Caretakers play a vital role by providing food and shelter to feral and stray cats.
If you are a resident of Lake County, Illinois who is caring for outdoor cats, we want to help you. Caretakers can get access to spay/neuter services through Spay and Stay. Our support staff will provide guidance and direct you to our available resources. If you are feeding feral cats and would like access to spay/neuter services, see Our Process to download the caretaker registration form and begin your application.
If you live outside of Lake County, Illinois, see TNR Resources for who to contact in your area.
Caring for Your Feral Cat Colony
Feral Cat Colony Management
The information and tips below will help you to manage cats in your area.
It is recommended that all cats in the colony, whether they are consistently present or intermittent, be sterilized, vaccinated for rabies and distemper, ear-tipped (for visual identification), and microchipped. Afterwards they can be returned to their familiar habitat. If you notice any new, unfamiliar cats in your colony, contact Spay and Stay so they can be sterilized and vaccinated.
Stay and Spay microchips all cats, for tracking purposes, that go through the TNR program. Microchipping by Spay and Stay is not meant to imply ownership or responsibility by Spay and Stay for the cat. The above statement does not apply to cats that are contractually adopted from Spay and Stay.
Note: If you notice an injured or ill cats in your colony we can help ensure that they receive prompt veterinary treatment. Spay and Stay can help coordinate a visit to a familiar veterinarian who can provide treatment. However, if there is a medical emergency, do not wait to contact Spay and Stay. It is not humane to allow any animal to suffer unnecessarily.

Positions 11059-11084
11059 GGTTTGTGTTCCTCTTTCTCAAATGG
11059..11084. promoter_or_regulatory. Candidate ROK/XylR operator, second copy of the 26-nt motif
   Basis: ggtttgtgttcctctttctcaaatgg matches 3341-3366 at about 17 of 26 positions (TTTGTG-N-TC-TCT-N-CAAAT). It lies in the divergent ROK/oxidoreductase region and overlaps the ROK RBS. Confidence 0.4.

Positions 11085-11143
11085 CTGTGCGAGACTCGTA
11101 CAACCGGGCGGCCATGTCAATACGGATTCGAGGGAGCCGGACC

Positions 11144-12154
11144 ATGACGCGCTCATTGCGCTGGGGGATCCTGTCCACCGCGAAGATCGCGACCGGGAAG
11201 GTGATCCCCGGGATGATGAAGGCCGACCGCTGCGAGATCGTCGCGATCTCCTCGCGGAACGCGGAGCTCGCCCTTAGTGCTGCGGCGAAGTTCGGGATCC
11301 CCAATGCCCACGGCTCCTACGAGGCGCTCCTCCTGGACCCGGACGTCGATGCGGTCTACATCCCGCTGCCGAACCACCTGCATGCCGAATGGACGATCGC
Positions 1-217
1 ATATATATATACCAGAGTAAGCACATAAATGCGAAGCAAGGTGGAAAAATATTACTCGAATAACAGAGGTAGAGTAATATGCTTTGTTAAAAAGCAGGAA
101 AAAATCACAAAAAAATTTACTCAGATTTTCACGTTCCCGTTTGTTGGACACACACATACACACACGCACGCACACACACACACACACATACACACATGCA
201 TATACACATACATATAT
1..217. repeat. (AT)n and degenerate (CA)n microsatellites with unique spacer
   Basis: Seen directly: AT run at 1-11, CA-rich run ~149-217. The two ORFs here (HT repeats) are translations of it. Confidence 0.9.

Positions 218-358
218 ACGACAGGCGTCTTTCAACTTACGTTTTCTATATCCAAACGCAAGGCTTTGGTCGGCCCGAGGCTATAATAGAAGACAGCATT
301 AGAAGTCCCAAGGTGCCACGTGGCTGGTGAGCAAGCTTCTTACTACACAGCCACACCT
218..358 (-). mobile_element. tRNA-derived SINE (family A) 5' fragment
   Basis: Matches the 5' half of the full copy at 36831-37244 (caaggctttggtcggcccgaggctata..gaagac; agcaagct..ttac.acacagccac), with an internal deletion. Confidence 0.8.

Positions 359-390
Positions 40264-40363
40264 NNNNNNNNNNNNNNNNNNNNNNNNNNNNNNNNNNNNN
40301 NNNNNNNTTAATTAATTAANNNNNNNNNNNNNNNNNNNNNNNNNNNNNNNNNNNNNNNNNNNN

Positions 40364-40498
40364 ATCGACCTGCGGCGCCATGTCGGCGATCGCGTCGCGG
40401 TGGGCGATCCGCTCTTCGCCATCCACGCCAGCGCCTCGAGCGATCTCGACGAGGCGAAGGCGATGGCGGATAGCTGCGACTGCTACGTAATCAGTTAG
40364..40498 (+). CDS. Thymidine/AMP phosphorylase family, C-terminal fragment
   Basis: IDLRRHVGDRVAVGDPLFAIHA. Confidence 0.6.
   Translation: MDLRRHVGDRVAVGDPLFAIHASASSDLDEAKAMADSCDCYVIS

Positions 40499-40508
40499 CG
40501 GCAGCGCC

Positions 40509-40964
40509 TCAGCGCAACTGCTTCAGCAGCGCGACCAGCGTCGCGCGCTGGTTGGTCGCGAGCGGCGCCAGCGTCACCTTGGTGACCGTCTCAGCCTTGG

Important Tips for Your Cat Colony
Maintain good records of all cats in your colony and the dates they were sterilized.
Make an effort to socialize newly-weaned kittens (about 6 weeks old) so they can be placed with an adoption group. Download Taming Feral Kittens.
When possible, bring friendly adult cats indoors so they can be placed in a permanent home either through your efforts with friends and family or by contacting a local adoption group or shelter. Download How to Find Homes for Homeless Pets.
Provide adequate food and water for the cats on a daily basis, year-round, using techniques to minimize nuisance.
Provide adequate shelter for the cats in your colony so they can withstand the extreme cold and high winds we often face in our area. Spay and Stay often has shelters available for a minimal cost. See Winter Shelters for instructions on how to build several types of cozy winter shelters.
Eliminate nuisance complaints by working with your neighbors and offer humane techniques to discourage or eliminate cats from areas where they are not welcome. Download How to Live with Cats in Your Neighborhood.
If you are moving or relocating within Lake County can no longer adequately care for your colony, we ask that you do one of the following if possible:
Find a successor caretaker. This could be a neighbor or friend who is willing to take over caring for your colony at its current location or
Contact Spay and Stay for instructions for moving your colony with you if you remain in Lake County, IL. Please note that this is a last resort as relocating a colony is very time consuming and often very dangerous for the cats, as most times they will try to make their way back to their original home. Alley Cat Allies offers a great article on relocating cats called Safe Relocation of Feral Cats. Once again, relocation should used as a last option only. Be sure to notify Spay and Stay about which option you have chosen so our records are up to date.